Yesterday I attended the first of two webinars on swimming pool access, presented by the Department of Justice (DOJ). And I wasn’t alone as over 750 other people also logged on to it. The difference was that most of the folks were from the hospitality industry – the same industry that’s been lobbying for the repeal of the latest ADA guidelines for access to swimming pools and spas. I was merely there as an observer, as I was looking for some clue as to how the DOJ might respond to the industry request for an even longer extension to the implementation of those rules.
The webinar was held to “clear up misunderstandings about the new regulations” and there were some interesting points brought up by the DOJ representatives during the 1½ hour presentation.
- Barrier-removal should be an ongoing process, and it should be reevaluated every year.
- The pool access rules are not exactly new, as they were adopted in 2010 after six years of public hearings, comments and feedback from the industry.
- People with disabilities can and do like to swim. The only barrier they currently face is the inaccessibility of pools.
- This is a Civil Rights issue. People with disabilities should have the same opportunity to use a pool, in the same manner as anybody else. To that end, all other access options must be explored, before sharing a lift between two pools will be allowed. Sharing a lift is only considered a temporary solution, and the situation must be re evaluated every year until full compliance is achievable.
- Portable lifts cannot be stored in another area while the a pool is open. They must be freely available to guests so they can use them independently at their will.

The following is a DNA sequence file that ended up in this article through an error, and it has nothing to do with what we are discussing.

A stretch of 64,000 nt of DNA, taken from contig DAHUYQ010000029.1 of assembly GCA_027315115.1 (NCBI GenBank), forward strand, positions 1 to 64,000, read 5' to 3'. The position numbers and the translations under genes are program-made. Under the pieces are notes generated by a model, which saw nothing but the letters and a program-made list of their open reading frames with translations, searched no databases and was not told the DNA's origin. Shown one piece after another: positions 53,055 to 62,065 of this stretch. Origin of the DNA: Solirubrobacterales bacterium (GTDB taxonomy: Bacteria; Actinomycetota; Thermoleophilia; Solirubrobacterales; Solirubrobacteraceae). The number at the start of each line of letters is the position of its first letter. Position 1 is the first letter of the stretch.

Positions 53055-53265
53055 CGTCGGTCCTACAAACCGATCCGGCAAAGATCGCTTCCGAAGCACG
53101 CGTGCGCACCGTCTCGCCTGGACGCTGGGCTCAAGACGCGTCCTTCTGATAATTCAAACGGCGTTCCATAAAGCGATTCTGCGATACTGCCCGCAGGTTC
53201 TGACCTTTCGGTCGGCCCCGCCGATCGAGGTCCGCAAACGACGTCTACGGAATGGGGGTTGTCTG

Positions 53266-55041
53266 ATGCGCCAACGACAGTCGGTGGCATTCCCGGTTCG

- The argument that lifts are backordered and not readily available at this time is no excuse for non-compliance. If this is in fact the case, compliance would not be readily achievable at this time, but will be required as soon as the equipment becomes available.
- Ongoing training is essential, so that the front line staff knows how to respond to access questions. They should be familiar with the access features of the property and know how to set up, operate and maintain the pool lifts and other access equipment. Purchasing the equipment isn’t enough – it has to be available and operational in order for it to be accessible.
- The argument that fixed pool lifts will create a safety hazard is unfounded, because it is based on speculation, instead of objective, reliable and credible evidence. One could argue or speculate that unattended pools, escalators, elevators and balconies also pose an equal safety hazard.
- Threats or concerns of increased insurance rates because of unattended pool lifts are not a valid reason for non-compliance with the new regulations.
- Although the DOJ prefers voluntary compliance with the regulations, the DOJ has the authority to investigate complaints and initiate compliance reviews. If violations are found, they prefer to negotiate a settlement agreement for barrier-removal; however fines and civil penalties can be issued in appropriate cases where it’s believed the place of public accommodation did not act in good faith.
- A yearly tax credit of up to $5,125 and a yearly tax deduction of up to $15,000 is available to smaller businesses for barrier-removal; which makes compliance readily achievable for most places of public accommodation.
All in all I was pleased with the tone of the webinar. The DOJ representatives were helpful and informative and encouraged business owners to come to them with their questions; but, they stood firm on the fact that the rules will be implemented as written. There will be no changes at this time.
Now the only question is when will they be implemented. And that will be decided later this month. So let’s keep our fingers crossed that the DOJ doesn’t grant yet another extension to an industry that should already be in compliance.